Best Tips On How To Clean A Pellet Grill/Smoker

Hi, I’m Chris I started back in 2007.

In many cases, a pellet grill is quite a significant investment, hence, if you own a pellet/grill smoker you want to keep it in the best condition possible. Not only so its working at peak efficiency to produce the best-flavoured food possible, but also for safety reasons. Grease fires can be avoided through proper cleaning/inspections as I discuss in my article on when to clean a pellet grill. Furthermore, for the pellet burner within the grill to work effectively you need to clean out excessive dust (fines) which have built up to make sure the firepot air inlets are clear. Therefore, with this post, I wanted to cover some of the best tips and videos I’ve come across on how to properly clean a pellet grill/smoker.

In many cases, a pellet grill is a significant investment. Therefore, you want to know how to properly clean your grill to get the most out of it and to be able to use it safely: Image –

Disclaimer: Hey! By the way… any links on this page that lead to products on Amazon or other sites are affiliate links and I earn a commission if you make a purchase.

While I have a lot of experience and knowledge about making and using wood pellets as you can see through my about page, I’m no ‘pellet grill master!’. However, I’ve now burnt literally hundreds of tons of wood pellets in my pellet boiler since 2007. I manually clean/service that boiler myself every year. So I know how important it is to properly inspect pellet feed augers, burn pots and temperature probes.

Therefore, while I’ve referenced several videos below from various pellet grill experts on how to clean the cooking surfaces of the grill/smoker, I’m also going to be providing feedback on how and why its important to clean out the pellet hopper, auger, burn pot and temperature probe. Please feel free to use the Table of Contents below to jump to either the quick guide or deep clean guide on how to clean a pellet grill.

Quick Guide on How To Clean A Pellet Grill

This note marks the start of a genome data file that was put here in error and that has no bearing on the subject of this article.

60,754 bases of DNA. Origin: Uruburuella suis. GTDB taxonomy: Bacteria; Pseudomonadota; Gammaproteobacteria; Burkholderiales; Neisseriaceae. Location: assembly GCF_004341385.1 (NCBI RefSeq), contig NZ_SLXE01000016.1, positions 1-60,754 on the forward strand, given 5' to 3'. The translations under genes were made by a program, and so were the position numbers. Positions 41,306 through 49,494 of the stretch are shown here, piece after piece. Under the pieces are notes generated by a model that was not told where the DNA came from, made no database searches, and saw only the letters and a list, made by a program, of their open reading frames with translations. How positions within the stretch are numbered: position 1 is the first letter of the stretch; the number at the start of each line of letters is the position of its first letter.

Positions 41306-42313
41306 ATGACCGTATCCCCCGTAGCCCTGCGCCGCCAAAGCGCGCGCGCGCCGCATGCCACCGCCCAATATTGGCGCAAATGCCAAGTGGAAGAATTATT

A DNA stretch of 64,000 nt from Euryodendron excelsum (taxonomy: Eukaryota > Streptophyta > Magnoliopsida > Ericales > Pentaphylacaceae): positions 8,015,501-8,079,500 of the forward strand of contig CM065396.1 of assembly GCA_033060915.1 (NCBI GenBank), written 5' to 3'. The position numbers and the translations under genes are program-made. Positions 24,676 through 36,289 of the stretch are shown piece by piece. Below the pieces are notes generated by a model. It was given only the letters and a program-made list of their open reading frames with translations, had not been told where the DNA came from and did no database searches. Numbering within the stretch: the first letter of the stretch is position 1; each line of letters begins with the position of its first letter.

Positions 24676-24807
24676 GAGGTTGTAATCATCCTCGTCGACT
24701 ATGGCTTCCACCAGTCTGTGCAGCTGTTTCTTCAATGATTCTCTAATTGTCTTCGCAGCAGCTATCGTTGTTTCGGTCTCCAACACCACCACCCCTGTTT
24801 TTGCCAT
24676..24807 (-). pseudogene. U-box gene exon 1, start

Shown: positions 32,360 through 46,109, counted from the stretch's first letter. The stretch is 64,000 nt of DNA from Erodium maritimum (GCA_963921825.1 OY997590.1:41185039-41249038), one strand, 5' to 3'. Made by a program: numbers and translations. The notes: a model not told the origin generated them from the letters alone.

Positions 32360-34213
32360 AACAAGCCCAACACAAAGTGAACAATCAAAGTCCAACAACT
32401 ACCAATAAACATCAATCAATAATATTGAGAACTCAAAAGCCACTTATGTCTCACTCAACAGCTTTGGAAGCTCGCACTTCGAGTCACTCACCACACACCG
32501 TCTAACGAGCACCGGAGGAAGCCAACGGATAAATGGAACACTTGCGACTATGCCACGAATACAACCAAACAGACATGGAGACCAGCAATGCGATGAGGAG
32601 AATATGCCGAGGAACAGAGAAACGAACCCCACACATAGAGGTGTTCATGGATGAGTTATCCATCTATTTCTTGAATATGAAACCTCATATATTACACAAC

Now, its unlikely you would need to be cleaning your grill to a significant extent after every use. Most likely a quick wipe down with a suitable degreaser and you would be able to use your pellet grill 5-6 times before it needs a more invasive clean. Once or twice a cooking season you will want to do a full-on/deep clean, that’s covered further down in the post.

However, in between, you should still be giving the grill a quick once over, as a quick clean is better than no clean at all. Therefore, the first video I want to reference on how to clean a pellet grill is a video that is less than 2 minutes long is from Traeger. As many people still consider Traeger’s the best pellet grills available. Though the general cleaning process is applicable to any other brand/make of pellet grill.

This is Traeger’s quick guide (less than 2 minutes) on how to clean a pellet grill: Video –

In the video above you will see that Traegers own all-natural degreaser is used. From the various videos I’ve seen and the reviews I’ve read, it does appear to be a pretty good food-grade and non-abrasive cleaner. I’ve referenced it in the past in my post on the best Traeger grill accessories. However, there are other grill degreasing agents available which I’ll discuss below. For this quick guide I’ll reference the steps covered in the video above:

  1. Spray the grill racks and chimney interior with the grease cleaner.
  2. Remove the grill racks and rub down with a scouring pad.
  3. Then wipe down the grill racks with paper towel to remove the grease.
  4. Fold up and dispose of the old foil drip tray liner.
  5. Then remove the drip tray and burn pot heat baffle.
  6. Use a shop/ash vac to clean out the bottom of the pellet grill.
  7. Then use the nylon brush to clean inside of the chimney/flue.
  8. Spray the interior and exterior surfaces of the grill with grease cleaner.
  9. After a couple of minutes, use paper towels to clean off the grills surfaces.
  10. Then reinsert the heat baffle and drip tray.
  11. Insert a new drip tray liner and grease bucket liner.
  12. Finally, put back in the grill racks and you’re done!

Traegers own brand grill cleaner will do a good job of cleaning your grill. However, there are also cheaper alternatives referenced below: Image –

Problems With Traegers How To Clean A Pellet Grill Process

As a quick video on how to clean a pellet grill that only needs a light clean, I think the Traeger video above is sufficient. However, if the grill needs a deep clean I don’t think it provides enough detail. Furthermore, the order of the cleaning process is not ideal for a grill thick in grease, which I’ll discuss more below.

The video also doesn’t reference cleaning the pellet hopper/auger or giving the burn pot sufficient attention. Finally, the video doesn’t reference why a nylon brush/scouring pad should be used and never a metal grill brush. Therefore, below I’ve included another video that goes into a lot more detail on how to properly clean a pellet grill/smoker.

Detailed Guide On How To Deep Clean A Pellet Grill

After watching probably about 10 different videos on how to clean a pellet grill the best/most comprehensive video I found was from the YouTube channel Hey Grill Hey. Susie Bulloch has done a great video on the cleaning process she goes through and importantly the dos and dont’s of cleaning a pellet grill.